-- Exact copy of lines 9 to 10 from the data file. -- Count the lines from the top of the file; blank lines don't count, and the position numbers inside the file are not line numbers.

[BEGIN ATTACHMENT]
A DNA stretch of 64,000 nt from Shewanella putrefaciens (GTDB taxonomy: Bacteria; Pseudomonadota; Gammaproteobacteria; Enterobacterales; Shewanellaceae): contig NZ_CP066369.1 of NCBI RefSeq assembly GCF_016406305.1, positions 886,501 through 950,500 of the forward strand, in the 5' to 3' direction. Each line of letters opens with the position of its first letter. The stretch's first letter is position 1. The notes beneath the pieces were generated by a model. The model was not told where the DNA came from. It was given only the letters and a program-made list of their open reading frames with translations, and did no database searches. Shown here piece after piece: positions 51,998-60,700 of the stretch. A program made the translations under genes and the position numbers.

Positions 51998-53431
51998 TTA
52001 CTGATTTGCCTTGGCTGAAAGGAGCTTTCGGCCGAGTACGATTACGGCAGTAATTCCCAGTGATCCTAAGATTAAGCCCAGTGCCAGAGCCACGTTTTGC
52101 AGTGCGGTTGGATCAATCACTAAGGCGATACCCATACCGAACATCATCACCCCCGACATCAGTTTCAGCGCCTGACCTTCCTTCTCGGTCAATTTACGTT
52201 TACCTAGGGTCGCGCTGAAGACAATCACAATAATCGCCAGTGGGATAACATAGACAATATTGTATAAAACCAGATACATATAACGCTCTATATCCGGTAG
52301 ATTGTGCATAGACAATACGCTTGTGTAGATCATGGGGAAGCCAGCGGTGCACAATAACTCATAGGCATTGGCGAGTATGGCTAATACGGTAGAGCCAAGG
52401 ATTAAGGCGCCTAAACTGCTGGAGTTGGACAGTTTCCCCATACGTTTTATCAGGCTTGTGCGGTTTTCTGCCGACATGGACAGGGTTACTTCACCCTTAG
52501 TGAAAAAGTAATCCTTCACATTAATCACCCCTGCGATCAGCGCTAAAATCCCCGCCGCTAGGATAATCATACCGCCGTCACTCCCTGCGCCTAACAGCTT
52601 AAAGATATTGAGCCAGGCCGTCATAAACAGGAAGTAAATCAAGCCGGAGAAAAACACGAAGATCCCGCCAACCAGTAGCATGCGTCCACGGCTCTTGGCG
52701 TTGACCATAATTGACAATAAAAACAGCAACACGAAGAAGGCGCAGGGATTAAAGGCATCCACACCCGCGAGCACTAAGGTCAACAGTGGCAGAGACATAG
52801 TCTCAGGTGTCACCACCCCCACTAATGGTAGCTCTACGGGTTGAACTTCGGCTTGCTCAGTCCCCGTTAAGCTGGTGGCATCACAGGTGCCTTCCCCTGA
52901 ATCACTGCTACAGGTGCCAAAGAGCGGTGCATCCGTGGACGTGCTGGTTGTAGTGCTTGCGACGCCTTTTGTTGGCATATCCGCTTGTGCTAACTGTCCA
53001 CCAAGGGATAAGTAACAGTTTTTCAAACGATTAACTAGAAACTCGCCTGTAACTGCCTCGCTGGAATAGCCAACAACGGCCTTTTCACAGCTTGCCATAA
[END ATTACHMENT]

52501 TGAAAAAGTAATCCTTCACATTAATCACCCCTGCGATCAGCGCTAAAATCCCCGCCGCTAGGATAATCATACCGCCGTCACTCCCTGCGCCTAACAGCTT
52601 AAAGATATTGAGCCAGGCCGTCATAAACAGGAAGTAAATCAAGCCGGAGAAAAACACGAAGATCCCGCCAACCAGTAGCATGCGTCCACGGCTCTTGGCG